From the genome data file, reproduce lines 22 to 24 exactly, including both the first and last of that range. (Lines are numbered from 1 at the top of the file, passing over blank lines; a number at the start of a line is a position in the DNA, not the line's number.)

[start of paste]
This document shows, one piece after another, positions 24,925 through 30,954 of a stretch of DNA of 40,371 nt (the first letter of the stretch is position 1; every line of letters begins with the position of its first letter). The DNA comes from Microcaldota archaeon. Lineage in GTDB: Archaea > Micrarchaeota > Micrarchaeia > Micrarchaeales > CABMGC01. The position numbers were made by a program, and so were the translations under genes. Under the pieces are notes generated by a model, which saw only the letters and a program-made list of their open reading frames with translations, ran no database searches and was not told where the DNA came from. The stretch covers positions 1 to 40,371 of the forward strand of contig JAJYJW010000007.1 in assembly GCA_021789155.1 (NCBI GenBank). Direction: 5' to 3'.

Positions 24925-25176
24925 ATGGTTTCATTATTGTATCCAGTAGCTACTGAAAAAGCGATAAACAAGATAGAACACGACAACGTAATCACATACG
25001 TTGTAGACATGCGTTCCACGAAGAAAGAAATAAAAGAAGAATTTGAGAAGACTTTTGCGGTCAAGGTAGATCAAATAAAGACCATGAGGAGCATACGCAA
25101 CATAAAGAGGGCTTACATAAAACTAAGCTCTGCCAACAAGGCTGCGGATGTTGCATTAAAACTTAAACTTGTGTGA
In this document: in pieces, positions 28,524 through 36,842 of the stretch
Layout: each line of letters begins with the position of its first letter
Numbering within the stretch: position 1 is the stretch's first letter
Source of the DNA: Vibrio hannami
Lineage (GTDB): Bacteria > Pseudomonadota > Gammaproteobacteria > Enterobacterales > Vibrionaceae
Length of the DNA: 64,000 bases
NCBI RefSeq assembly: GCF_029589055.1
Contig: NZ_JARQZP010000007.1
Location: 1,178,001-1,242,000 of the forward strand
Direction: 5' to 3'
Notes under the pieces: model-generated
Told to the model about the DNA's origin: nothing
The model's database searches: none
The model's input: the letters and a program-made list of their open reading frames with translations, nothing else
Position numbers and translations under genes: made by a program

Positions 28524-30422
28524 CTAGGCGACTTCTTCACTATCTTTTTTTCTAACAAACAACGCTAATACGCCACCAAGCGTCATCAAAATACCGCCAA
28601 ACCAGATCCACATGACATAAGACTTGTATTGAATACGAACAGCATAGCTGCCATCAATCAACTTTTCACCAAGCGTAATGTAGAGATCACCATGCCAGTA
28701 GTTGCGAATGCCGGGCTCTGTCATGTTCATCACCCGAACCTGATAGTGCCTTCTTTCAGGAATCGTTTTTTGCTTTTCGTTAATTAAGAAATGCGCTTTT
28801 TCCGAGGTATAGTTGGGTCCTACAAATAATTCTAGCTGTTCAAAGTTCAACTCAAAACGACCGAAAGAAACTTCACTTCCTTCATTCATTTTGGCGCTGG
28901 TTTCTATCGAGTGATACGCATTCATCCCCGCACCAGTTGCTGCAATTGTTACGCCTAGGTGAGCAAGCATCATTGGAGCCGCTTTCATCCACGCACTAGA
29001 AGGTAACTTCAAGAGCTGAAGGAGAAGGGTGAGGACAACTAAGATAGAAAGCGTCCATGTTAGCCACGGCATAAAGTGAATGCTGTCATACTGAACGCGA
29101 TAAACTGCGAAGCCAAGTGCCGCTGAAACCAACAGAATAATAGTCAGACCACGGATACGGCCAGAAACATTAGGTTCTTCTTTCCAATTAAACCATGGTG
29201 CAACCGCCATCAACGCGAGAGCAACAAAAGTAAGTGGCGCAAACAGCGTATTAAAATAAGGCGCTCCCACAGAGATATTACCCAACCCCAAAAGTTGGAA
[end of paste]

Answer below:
28524 CTAGGCGACTTCTTCACTATCTTTTTTTCTAACAAACAACGCTAATACGCCACCAAGCGTCATCAAAATACCGCCAA
28601 ACCAGATCCACATGACATAAGACTTGTATTGAATACGAACAGCATAGCTGCCATCAATCAACTTTTCACCAAGCGTAATGTAGAGATCACCATGCCAGTA
28701 GTTGCGAATGCCGGGCTCTGTCATGTTCATCACCCGAACCTGATAGTGCCTTCTTTCAGGAATCGTTTTTTGCTTTTCGTTAATTAAGAAATGCGCTTTT